Wednesday, 30 November 2011

One Day (2011) DVD Review

DVD Review of the book to film adaptation One Day starring Anne Hathaway & Jim Sturgess, directed by Lone Scherfig, adapted for the screen by author David Nicholls

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Image: Courtesy of Alliance Films - Anne Hathaway (left) and Jim Sturgess (right) star in One Day, an Alliance Films release. Photo Credit Giles Keyte
Legal Line © 2011 Focus Features LLC and Random House, Inc. All Rights Reserved. Distributed exclusively in Canada by Alliance Films. All Rights Reserved.

Dir: Lone Scherfig (An Education)
Cast: Anne Hathaway, Jim Sturgess, Rafe Spall, Patricia Clarkson, Ken Stott, Romola Garai
USA, 2011

Reason to see: It's part of the 2011 Book to Film Club and on my list of Most Anticipated Films of 2011 (mid-year addition)

I was really excited to watch One Day. I loved the book, which we read in May for the Book to Film Club and book selection especially it's unusually narrative structure of touching base with out two protagonists Emma & Dexter on the same day year after year. I thought the casting for them was perfect with Anne Hathaway (Devil Wears Prada, Rachel Getting Married) as the bookish Emma and Jim Sturgess (Across the Universe, Heartless) as the flash hipster Dexter, and the both completely embody their characters which made it easy for me to love the film. And I really loved the film. I LOVED it. I love how it incorporated the unusually narrative structure and stayed very true to the book (I actually can't think of any deviation), which I can only imagine would be due to the writer David Nicholls also penning the screenplay.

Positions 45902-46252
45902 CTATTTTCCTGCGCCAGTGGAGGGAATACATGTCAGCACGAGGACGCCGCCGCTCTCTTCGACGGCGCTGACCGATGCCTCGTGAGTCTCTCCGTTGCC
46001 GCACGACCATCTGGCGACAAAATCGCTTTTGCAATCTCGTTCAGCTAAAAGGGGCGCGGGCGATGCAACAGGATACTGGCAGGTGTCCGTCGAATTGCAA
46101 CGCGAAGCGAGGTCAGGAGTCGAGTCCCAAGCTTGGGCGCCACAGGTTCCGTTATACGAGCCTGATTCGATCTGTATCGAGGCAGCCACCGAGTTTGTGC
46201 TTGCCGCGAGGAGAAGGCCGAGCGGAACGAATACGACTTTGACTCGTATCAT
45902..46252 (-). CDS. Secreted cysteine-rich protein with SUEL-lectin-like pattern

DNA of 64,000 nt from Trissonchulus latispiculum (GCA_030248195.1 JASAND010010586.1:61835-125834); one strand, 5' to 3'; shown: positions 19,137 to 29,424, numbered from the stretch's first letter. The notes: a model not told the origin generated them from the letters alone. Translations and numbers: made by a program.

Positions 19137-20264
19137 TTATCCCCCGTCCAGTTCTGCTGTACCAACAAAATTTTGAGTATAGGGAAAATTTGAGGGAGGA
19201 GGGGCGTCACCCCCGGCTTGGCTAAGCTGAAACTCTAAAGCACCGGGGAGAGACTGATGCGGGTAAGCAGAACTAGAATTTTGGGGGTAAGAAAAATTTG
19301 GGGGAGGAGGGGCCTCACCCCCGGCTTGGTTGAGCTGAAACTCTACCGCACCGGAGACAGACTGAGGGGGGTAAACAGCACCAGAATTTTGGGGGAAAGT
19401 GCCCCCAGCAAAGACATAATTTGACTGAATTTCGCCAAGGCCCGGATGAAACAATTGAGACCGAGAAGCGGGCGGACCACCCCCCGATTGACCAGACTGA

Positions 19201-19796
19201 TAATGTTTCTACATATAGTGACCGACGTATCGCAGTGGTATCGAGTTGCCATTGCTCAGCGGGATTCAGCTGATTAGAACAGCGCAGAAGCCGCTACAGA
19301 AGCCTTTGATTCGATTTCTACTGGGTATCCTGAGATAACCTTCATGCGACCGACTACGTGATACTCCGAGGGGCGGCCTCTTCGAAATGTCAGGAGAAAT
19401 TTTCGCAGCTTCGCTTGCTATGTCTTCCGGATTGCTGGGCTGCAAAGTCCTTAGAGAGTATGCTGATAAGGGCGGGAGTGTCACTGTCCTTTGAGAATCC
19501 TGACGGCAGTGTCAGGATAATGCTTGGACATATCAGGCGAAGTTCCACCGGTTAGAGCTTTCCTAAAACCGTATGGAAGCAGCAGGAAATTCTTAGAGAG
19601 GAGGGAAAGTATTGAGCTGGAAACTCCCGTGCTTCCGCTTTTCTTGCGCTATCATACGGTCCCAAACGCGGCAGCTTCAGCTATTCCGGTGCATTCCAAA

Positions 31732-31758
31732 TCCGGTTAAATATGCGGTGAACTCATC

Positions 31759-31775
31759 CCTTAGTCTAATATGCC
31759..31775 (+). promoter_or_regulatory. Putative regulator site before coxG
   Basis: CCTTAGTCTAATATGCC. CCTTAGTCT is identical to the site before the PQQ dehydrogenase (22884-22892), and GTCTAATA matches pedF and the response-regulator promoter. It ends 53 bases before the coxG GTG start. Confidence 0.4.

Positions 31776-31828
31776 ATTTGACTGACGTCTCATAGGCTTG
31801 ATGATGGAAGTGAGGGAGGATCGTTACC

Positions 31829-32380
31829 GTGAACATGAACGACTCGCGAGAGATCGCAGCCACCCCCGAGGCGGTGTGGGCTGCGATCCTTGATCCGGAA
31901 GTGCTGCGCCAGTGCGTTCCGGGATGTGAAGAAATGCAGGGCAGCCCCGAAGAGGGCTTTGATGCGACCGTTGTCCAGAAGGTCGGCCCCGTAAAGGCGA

I love how the film shows a lot of the everyday lives of Dex & Em, and how it can vary on good days to bad day because it's always on the same day of the year and you just don't know how it will turn out. How Emma can be down on herself and Dexter can be too high on himself and somehow they barrage each other to meet in the middle. It's a slice after slice after slice of their lives, each of them building, growing and toppling in different directions but still always being themselves, for better or for worse. It also manages to accomplish feeling of the depth you get from slow burn building of the stories, but it in fact the film goes by rather quickly. The result is a compromise of knowing rather than seeing the depth of the friendship between Dexter and Emma grow over time, which is my only criticisms of the film. And that's barely a criticism of the film because I didn't actually need it, but I did want it. I always believed the stage and strength or fragility between them, no matter when in time it was. I just wanted to see it more of them.